KL Rahul’s strike-rate downturn hurts T20 World Cup chances


What is your first memory of KL Rahul’s batting? For some, it could be his first Test hundred in Australia at the SCG in January 2015. For a few others, it might be his twin centuries in a Duleep Trophy game from 2014. If you try to excavate more information on Rahul’s formative years, it could be his breezy 73 off just 96 deliveries in a Ranji Trophy game against Delhi in 2012. More than the runs he accumulated in those two domestic games, the point to observe was how Rahul dominated the proceedings with an array of shots.

It took a while for Rahul to showcase his wide range of shots in the T20 format, but in 2016, he touched a higher pedestal by striking at 146.49 in the IPL. A couple of years later, he even pipped the ‘Universe Boss’, Chris Gayle, while playing for Punjab Kings, finishing with an impressive strike-rate of just over 158. Who can forget his 50 off a mere 14 deliveries while taking on the Delhi Capitals’ bowlers? 

Unfortunately, all those efforts are confined to the history books. In 2024, as Lucknow Super Giants brace themselves to take on RCB at the Chinnaswamy, his strike-rate has come under the scanner. Since his glorious run in 2018, Rahul’s strike-rate has never crossed the 140-mark in the IPL. Last year, he averaged 34.25 but his strike-rate was an abysmal 113.22. For a top-order bat, who is expected to clear the infield repeatedly in the Power Play, it was well below par. 

So, what could be the main reason for Rahul’s plummeting numbers in the shortest format? Probably, he can’t find the right tempo in the middle overs? It is true that, occasionally, Rahul has found it rather difficult to manoeuvre the ball and cracking the big shots while facing the spinners in the period between 7 and 15 overs. But for someone who bats at the top of the order, his numbers aren’t shabby for that phase:  If you combine the IPL 2022 and 2023 seasons, he averaged more than 100 versus spin and his strike-rate was 123.64. In the middle overs, he averaged 69.33 against spin, with his strike-rate improving to around 126.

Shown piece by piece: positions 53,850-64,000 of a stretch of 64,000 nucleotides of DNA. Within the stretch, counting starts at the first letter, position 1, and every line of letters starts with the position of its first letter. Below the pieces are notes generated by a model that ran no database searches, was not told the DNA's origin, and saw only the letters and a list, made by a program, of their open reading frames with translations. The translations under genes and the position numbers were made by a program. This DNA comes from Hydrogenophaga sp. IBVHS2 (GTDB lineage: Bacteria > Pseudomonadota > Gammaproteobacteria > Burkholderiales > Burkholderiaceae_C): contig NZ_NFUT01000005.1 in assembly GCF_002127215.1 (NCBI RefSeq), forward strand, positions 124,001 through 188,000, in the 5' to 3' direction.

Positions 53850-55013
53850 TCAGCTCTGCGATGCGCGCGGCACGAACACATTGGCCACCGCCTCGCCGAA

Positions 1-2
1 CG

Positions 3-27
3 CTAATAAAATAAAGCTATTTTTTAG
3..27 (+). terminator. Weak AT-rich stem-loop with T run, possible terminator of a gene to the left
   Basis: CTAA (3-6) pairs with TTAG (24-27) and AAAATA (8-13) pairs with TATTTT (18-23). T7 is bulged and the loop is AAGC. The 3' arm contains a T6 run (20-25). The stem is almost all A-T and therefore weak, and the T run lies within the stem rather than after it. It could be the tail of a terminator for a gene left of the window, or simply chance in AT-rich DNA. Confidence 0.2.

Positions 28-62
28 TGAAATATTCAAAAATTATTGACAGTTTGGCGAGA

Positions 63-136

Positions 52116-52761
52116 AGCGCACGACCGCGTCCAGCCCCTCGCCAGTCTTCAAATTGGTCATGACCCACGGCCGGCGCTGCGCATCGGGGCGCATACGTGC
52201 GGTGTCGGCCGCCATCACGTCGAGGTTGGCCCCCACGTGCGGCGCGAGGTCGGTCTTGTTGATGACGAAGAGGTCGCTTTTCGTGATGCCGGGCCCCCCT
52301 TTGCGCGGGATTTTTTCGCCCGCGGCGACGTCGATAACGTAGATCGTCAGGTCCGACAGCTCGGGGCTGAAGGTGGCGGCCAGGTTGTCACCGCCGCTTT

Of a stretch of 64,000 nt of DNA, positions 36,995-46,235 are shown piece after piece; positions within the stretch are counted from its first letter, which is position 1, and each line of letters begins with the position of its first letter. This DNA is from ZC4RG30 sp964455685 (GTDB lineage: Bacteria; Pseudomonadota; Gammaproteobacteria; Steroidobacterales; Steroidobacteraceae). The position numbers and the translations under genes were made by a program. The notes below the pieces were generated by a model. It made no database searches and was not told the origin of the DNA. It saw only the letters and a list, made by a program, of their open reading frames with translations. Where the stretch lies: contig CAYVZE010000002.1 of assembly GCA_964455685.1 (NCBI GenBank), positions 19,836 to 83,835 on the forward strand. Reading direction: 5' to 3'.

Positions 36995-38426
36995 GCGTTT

Basically, his issues are twofold. First, he has a tendency to start slowly in the Power Play. Incidentally, he conceded a first-over maiden in back-to-back IPL matches last year. Rahul also doesn’t always strike the right balance between maintaining a good tempo and batting deep into an innings. 

The way Rahul went about compiling his innings against Gujarat Titans in last year’s IPL serves as a case in point. On a two-paced deck, Rahul had found the right template as LSG looked to overhaul a target of 136. He was on 39 off 24 deliveries at the end of the eighth over. Rahul then inexplicably slowed down and his final score was 68 off 61 balls. No wonder, LSG hurtled to a gut-wrenching loss. 

Even this year, Rahul once more lost touch with the required run-rate in the game versus Rajasthan Royals. To summarise the above descriptions, Rahul’s problems are related more to the mental side of things rather than something to do with his game. Probably, as the captain of LSG, he feels the pressure of steering the side past the finishing line.

Rahul hasn’t played a T20I since the 10-wicket loss to England in the 2022 World Cup. By now, there is enough competition for top-order spots. He has also been grappling with soft-tissue injuries.  Rahul could still make it to the Indian side as a wicketkeeper-bat by playing in the middle order. Having said that, he has continued to open for LSG. At this point of time, his T20 career is at a crossroads. At nearly 32, time is running for the soft-spoken cricketer to make an impact in the slam-bang format. 


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